This is his third Christmas, so there’s still no guarantee he’ll be more interested in what’s under the wrapping paper than the paper itself.

No matter, I can’t think of anything better than sitting there Christmas morning as he rips through the wrapping paper with Mrs. Blackwell and I prodding him on.

That’s fun that my nine-year old self could never have envisioned.

Wednesday, December 17, 2014

Rudolph, Frosty and (Count 'em) Eight Reindeer

Hanging out with the boy and Mrs. Blackwell last weekend we partook in several of the time-honored traditions of the holiday season, notably we watched a lot of Christmas movies and TV specials.

While the boy slept, we watched “The Family Stone” which Mrs. Blackwell enjoys because the home in that movie looks like pure Christmas and we watched “Love Actually” which she enjoys because, if she had it to do over again, she’d marry Colin Firth.

Firth’s suave good looks and debonair demeanor notwithstanding, it’s the kids programming I want to single out for particular attention.

Add caption
As we sat with the boy, we watched two shows — “Rudolph the Red-Nosed Reindeer,” and “Frosty the Snowman” — I was struck by the gross disconnect between my perception of these shows and the reality.

The years — and two catchy, classic, holiday songs — have given these two shows a holiday glow. Well after re-watching them, the glow is gone.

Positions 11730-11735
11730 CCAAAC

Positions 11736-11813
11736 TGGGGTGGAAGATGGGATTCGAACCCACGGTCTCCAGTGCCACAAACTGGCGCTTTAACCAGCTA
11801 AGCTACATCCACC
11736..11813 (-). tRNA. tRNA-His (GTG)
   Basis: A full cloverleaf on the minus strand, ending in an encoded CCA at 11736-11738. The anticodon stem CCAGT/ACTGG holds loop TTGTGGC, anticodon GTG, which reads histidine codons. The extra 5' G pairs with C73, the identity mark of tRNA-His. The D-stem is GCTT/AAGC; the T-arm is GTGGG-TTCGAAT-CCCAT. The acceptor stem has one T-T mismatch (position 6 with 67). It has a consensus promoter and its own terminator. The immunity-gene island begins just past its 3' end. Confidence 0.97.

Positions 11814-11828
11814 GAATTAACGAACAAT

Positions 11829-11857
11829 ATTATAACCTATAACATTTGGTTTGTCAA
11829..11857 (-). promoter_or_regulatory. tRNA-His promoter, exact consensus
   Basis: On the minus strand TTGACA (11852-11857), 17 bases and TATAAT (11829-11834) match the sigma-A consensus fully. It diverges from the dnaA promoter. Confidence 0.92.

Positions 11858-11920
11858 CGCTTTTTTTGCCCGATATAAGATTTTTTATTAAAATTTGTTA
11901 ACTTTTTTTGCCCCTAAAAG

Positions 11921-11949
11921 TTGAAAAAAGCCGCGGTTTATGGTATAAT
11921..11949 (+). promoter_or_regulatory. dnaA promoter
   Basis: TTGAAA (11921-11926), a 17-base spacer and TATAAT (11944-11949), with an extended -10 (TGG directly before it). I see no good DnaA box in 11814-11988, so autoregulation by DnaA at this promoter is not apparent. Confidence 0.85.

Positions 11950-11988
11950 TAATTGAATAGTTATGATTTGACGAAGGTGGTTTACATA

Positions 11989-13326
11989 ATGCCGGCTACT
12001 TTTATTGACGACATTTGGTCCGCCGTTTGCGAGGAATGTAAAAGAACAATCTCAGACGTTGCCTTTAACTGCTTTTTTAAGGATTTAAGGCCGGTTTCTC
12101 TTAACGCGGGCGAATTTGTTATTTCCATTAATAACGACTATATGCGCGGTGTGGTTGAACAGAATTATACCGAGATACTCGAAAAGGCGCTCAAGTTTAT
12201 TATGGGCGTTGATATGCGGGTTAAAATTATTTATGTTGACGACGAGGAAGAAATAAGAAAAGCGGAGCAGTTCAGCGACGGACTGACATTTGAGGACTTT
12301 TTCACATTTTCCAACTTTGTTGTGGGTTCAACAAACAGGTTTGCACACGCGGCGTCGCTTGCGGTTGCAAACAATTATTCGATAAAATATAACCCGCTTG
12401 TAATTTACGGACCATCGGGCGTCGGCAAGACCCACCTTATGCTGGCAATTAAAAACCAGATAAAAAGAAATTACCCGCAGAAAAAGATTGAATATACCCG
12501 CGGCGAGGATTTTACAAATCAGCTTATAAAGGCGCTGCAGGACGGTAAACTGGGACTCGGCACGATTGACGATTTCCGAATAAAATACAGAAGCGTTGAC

Let’s start with Rudolph.

In the song, “all the other reindeer” reject Rudolph because of his different nose. In the TV special, it’s not just the “other reindeer” but Rudolph’s own parents and Santa Claus who scorn him too.

His mom fashions a leather nose to conceal his real nose and his dad subjects him to relentless ridicule.

When the fake nose falls off, Santa even chastises Rudolph’s dad (Donner) telling him he “should be ashamed.”

Santa also lets Rudolph know right away that no matter how skilled he might be as a reindeer, his nose means Rudolph will never measure up.

What’s this teaching kids?

Here, I’ll defer to Frasier Crane of “Cheers” fame. On this matter, Dr. Crane said the following:

“Apparently…you're unaware that the story of ‘Rudolph the Red-Nosed Reindeer’ is one of the most unrealistic and therefore potentially damaging in all of children's music. It gives them a horribly distorted view of reality.”

22 years after the last episode, I'll still defer to Dr. Crane.
“First the other reindeer tease and then ostracize him. And then, only when his abnormality proves of service, they use him.”

Then, Crane asserts that the song’s conclusion differs from the more likely scenario.

“Then, do they let him join in any reindeer games? Oh, no, I know how the song goes. In fact, not only do Donner, Blitzen, et al, not love him and laugh out loud with glee, but they doubly despise the bulbous-nosed little wimp.”